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Celebrate 'Cloquet's steam engine' at fundraiser Tuesday

No. 28 is a working steam engine of the Duluth & Northeastern Railroad that is the showpiece for the Lake Superior Railroad Museum at the Depot in Duluth. Photo courtesy of Lake Superior Railroad Museum Collection1 / 6
As the Duluth, Missabe & Northern Railroad's No. 332, the engine hauled iron ore and general cargo from 1906 until 1955 when the locomotive was sold to the Duluth and Northeastern RR in Cloquet. Photo courtesy of the Lake Superior Railroad Museum Collection2 / 6
Work gets underway on Dunlap Island in the engine house of the Cloquet Terminal Railroad (CTR), today's successor to the DN&E. This was part of the cosmetic restoration done by CTR and Sappi. Photo courtesy of Tim Schandel3 / 6
After removing the asbestos boiler wrapping, new insulation is applied by trained volunteers from Local 49. Photo courtesy of Tim Schandel4 / 6
Part of the restoration to running order done at the Lake Superior Railroad Museum was installation of new boiler tubes and flues. Photo courtesy of Tim Schandel5 / 6
A father and his young railfan son check out No. 28 on one of her test runs along the Lakefront Line over Tischer Creek in Duluth April 22. Photo courtesy of Steve Glischinski 6 / 6

IF YOU GO

A Commemorative Program and Restoration Fundraiser for the still-working Duluth & Northeastern Railroad's No. 28 steam engine will start at 9 a.m. Tuesday, May 9, at Community Memorial Hospital, 512 Skyline Blvd., Cloquet. The event, which includes a free continental breakfast, is sponsored by the Cloquet Area Chamber of Commerce in cooperation with the Lake Superior Railroad Museum at the Depot in Duluth. Proceeds will be used exclusively for the operating restoration of No. 28.

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The Duluth & Northeastern Railroad's No. 28 steam engine is a survivor — after 111 years, it's one of very few steam engines still running and making trips on the rails. Carlton County old-time rail fans are invited to celebrate the famous steam engine's at a special fundraiser in Cloquet Tuesday, May 9.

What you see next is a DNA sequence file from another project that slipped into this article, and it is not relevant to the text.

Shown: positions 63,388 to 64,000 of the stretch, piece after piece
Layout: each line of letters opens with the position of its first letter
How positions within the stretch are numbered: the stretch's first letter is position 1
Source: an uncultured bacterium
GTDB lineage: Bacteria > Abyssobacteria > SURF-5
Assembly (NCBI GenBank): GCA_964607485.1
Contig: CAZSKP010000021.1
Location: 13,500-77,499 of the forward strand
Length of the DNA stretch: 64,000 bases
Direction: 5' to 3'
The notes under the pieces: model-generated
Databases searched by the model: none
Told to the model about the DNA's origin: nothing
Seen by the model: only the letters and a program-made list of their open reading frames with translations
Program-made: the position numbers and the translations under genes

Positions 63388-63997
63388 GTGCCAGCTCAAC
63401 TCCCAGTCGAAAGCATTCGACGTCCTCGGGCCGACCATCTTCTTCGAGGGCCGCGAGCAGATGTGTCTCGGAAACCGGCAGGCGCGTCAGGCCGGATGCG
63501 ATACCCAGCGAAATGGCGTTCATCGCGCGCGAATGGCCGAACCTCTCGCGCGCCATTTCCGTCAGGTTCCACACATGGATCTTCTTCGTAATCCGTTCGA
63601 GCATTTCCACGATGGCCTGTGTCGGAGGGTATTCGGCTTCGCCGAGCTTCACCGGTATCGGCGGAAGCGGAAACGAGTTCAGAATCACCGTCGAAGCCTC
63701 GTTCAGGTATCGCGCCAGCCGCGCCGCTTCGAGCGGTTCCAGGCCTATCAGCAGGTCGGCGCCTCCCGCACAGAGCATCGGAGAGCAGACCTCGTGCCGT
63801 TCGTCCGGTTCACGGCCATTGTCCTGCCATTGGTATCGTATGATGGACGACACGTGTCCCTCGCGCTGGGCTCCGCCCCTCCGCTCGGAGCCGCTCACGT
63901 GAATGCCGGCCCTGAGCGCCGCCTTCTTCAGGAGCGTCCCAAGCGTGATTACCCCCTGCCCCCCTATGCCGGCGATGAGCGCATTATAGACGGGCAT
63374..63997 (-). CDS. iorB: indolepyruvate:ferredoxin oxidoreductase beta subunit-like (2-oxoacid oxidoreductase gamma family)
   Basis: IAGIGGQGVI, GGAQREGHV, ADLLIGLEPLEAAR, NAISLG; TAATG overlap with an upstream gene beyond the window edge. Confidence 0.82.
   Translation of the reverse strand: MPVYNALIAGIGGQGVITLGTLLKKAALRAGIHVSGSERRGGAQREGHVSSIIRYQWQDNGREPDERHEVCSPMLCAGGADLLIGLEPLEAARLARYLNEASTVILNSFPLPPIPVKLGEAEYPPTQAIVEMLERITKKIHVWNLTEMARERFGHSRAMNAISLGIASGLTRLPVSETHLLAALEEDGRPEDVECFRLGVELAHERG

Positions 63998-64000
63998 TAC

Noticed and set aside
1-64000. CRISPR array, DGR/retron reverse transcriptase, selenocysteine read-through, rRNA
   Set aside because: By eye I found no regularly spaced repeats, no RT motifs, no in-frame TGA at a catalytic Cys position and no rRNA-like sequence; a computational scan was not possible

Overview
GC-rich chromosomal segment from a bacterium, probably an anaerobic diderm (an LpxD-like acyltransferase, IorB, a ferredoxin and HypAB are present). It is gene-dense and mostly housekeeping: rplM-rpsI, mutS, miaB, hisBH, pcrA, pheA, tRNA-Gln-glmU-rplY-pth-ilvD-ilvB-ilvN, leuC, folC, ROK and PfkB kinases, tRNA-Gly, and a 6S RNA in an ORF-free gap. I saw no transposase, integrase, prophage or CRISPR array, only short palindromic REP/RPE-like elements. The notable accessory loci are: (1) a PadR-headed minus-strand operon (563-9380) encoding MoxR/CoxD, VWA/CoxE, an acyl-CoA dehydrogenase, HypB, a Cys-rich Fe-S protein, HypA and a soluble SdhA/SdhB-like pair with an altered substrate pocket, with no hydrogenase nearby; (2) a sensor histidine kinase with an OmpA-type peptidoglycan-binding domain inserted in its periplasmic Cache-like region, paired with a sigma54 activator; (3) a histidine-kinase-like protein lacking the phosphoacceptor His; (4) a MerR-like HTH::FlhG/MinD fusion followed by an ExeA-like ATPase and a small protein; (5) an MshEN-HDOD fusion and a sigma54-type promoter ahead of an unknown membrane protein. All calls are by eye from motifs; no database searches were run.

It will be just one more virtual stop for the storied engine, which Duluth's Lake Superior Railroad Museum Director Ken Buehler calls "Cloquet's steam engine" because of its long history in the City of Wood.

Purchased by the Duluth, Missabe & Northern Railroad in 1906 from the Pittsburgh works of the American Locomotive Company (ALCO) as their No. 332, the engine labored hauling iron ore and general freight up and through the 1937 merger that formed the DM&IR.

According to Buehler, the engine is a 2-8-0 Consolidation and was built to be a slow-moving slugger that could pull heavy loads of raw ore, logs and general freight. She labored on for nearly 20 years and, in 1955 — when most of the remaining steam engines were being scrapped in favor of new diesels — No. 332 was sold to the Duluth and Northeastern Railroad (D&NE) in Cloquet and renumbered as their No. 28.

She switched the Potlatch mill (now Sappi) and Conwed (now USG), along with several other local businesses and was one of the last working steam engines on an American common carrier railroad.

As a common carrier, the D&NE had to provide passenger service, which they did by selling tickets to ride in the caboose between Dunlap Island and Saginaw.

Cloquet's No. 28 became quite famous as a steam dinosaur surviving through the dawn of the diesel age. Her stacks smoked until 1964, but she wasn't done yet. The engine was used on several popular "End of Steam" excursions and rail fans from across the country came to Cloquet to watch the engine in service. Its last duties in Cloquet also included acting as a back-up boiler to heat the engine house on Dunlap Island.

In 1974, the engine was painted and donated to the Lake Superior Railroad Museum at the Depot in downtown Duluth where she sat inside, protected from the elements, until the winter of 2011. At that time, with the help of the Burlington Northern Santa Fe Railway — which sandwiched the vintage steam locomotive between two of its own engines — the locomotive was moved back to Cloquet where it began a cosmetic restoration in the shops of the Cloquet Terminal Railroad.